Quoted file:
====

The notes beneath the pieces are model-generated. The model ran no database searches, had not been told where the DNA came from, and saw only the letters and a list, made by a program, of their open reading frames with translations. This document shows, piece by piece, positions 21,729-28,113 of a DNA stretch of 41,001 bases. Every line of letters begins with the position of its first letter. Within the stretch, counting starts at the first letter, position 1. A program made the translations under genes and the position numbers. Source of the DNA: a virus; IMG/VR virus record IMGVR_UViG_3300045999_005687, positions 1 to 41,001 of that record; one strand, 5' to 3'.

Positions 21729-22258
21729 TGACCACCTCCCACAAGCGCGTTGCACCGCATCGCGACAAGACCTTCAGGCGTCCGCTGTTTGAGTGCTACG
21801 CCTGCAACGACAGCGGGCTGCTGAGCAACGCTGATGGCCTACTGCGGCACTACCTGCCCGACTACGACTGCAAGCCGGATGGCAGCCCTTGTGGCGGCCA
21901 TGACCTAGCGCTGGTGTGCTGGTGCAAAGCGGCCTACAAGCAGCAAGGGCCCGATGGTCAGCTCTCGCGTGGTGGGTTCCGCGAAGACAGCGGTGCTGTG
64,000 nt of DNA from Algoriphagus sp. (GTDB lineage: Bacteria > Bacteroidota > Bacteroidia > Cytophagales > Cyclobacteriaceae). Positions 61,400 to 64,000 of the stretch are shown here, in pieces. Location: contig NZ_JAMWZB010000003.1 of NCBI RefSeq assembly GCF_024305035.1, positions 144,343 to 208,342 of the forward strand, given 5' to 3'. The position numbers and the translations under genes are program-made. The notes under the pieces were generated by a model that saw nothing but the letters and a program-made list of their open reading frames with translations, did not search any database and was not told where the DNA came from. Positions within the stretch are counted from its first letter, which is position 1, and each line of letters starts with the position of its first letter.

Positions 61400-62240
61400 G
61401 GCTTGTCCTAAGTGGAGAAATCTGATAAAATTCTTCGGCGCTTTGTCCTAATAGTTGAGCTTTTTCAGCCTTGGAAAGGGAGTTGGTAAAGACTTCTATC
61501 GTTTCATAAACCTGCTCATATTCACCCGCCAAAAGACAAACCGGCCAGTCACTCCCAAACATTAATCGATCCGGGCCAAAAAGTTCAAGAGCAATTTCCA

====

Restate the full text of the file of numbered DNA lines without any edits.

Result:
The notes beneath the pieces are model-generated. The model ran no database searches, had not been told where the DNA came from, and saw only the letters and a list, made by a program, of their open reading frames with translations. This document shows, piece by piece, positions 21,729-28,113 of a DNA stretch of 41,001 bases. Every line of letters begins with the position of its first letter. Within the stretch, counting starts at the first letter, position 1. A program made the translations under genes and the position numbers. Source of the DNA: a virus; IMG/VR virus record IMGVR_UViG_3300045999_005687, positions 1 to 41,001 of that record; one strand, 5' to 3'.

Positions 21729-22258
21729 TGACCACCTCCCACAAGCGCGTTGCACCGCATCGCGACAAGACCTTCAGGCGTCCGCTGTTTGAGTGCTACG
21801 CCTGCAACGACAGCGGGCTGCTGAGCAACGCTGATGGCCTACTGCGGCACTACCTGCCCGACTACGACTGCAAGCCGGATGGCAGCCCTTGTGGCGGCCA
21901 TGACCTAGCGCTGGTGTGCTGGTGCAAAGCGGCCTACAAGCAGCAAGGGCCCGATGGTCAGCTCTCGCGTGGTGGGTTCCGCGAAGACAGCGGTGCTGTG
64,000 nt of DNA from Algoriphagus sp. (GTDB lineage: Bacteria > Bacteroidota > Bacteroidia > Cytophagales > Cyclobacteriaceae). Positions 61,400 to 64,000 of the stretch are shown here, in pieces. Location: contig NZ_JAMWZB010000003.1 of NCBI RefSeq assembly GCF_024305035.1, positions 144,343 to 208,342 of the forward strand, given 5' to 3'. The position numbers and the translations under genes are program-made. The notes under the pieces were generated by a model that saw nothing but the letters and a program-made list of their open reading frames with translations, did not search any database and was not told where the DNA came from. Positions within the stretch are counted from its first letter, which is position 1, and each line of letters starts with the position of its first letter.

Positions 61400-62240
61400 G
61401 GCTTGTCCTAAGTGGAGAAATCTGATAAAATTCTTCGGCGCTTTGTCCTAATAGTTGAGCTTTTTCAGCCTTGGAAAGGGAGTTGGTAAAGACTTCTATC
61501 GTTTCATAAACCTGCTCATATTCACCCGCCAAAAGACAAACCGGCCAGTCACTCCCAAACATTAATCGATCCGGGCCAAAAAGTTCAAGAGCAATTTCCA